Hoisted in the high chair of my arm—all bum and elbows
and chocolate ice-cream hands—you point a finger up at the fluid
night sky and say star. We’re on the porch of your uncle’s house,
on one of the year’s fledgling days, a couple of briquettes buzzing
nicely in an old barbeque. Leaning forward, you wet your fist
and try to blow them out from ten feet away, as though they were
birthday candles. The fizzing pylon looming overhead won’t stop
falling in my mind into the tender hub of our after-dinner party.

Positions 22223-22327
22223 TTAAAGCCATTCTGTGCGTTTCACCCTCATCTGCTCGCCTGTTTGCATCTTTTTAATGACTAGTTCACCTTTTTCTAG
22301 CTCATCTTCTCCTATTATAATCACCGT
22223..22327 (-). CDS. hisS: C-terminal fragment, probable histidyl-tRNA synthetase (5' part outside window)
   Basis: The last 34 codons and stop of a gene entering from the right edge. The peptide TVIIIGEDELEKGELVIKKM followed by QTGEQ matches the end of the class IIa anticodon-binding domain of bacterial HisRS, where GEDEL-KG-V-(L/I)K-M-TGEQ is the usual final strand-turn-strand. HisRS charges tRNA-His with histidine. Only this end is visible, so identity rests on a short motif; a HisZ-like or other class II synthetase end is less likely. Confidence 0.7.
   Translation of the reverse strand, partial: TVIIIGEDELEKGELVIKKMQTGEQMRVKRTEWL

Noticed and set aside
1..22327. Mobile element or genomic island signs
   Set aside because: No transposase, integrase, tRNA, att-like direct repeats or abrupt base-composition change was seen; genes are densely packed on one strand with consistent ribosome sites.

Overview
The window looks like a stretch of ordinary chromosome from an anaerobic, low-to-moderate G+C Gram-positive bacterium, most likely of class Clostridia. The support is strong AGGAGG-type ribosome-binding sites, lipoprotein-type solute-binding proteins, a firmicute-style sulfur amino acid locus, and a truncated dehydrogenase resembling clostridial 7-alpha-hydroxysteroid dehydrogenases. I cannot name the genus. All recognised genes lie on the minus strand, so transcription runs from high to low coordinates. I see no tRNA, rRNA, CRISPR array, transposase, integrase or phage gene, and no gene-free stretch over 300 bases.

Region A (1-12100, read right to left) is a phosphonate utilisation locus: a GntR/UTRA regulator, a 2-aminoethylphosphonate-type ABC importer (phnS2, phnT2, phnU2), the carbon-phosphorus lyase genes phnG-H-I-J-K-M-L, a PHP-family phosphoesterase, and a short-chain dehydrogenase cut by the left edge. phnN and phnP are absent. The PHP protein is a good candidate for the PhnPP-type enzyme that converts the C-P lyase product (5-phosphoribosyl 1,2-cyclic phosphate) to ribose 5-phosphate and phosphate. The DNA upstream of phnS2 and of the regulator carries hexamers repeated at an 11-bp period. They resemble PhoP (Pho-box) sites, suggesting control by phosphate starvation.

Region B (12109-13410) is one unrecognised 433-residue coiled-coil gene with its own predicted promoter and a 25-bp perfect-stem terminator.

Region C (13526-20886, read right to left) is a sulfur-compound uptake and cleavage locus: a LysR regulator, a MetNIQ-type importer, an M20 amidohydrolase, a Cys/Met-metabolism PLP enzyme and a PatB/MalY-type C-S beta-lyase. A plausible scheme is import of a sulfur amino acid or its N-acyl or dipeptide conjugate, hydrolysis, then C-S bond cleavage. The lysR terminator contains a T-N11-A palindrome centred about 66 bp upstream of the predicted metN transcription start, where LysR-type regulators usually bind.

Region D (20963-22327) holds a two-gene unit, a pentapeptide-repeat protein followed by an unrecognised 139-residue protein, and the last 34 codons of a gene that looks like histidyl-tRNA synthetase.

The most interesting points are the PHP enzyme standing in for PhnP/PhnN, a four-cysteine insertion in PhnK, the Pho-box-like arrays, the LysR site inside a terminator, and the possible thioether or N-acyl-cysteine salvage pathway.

Sparks fly and catch in the fleeting nightmare, then recede.
Out here, in this Finnish-timber retreat, this otherworldly
stillness, we could be anywhere: Donabate, Tromsø, Chiang Mai.
The sea whispers beyond the bushes, dragging its enormous haul
back and forth between our listening ears. The flowing wine
has purpled my teeth and I must appear to you as a zombie,
you who toss your hair back suddenly and spot Jupiter kindling
in its hard-silvered light, make a purring sound and turn
to face me with all the wonder the world hopes you never lose,
and say again—in a voice that leaves before you know it—star.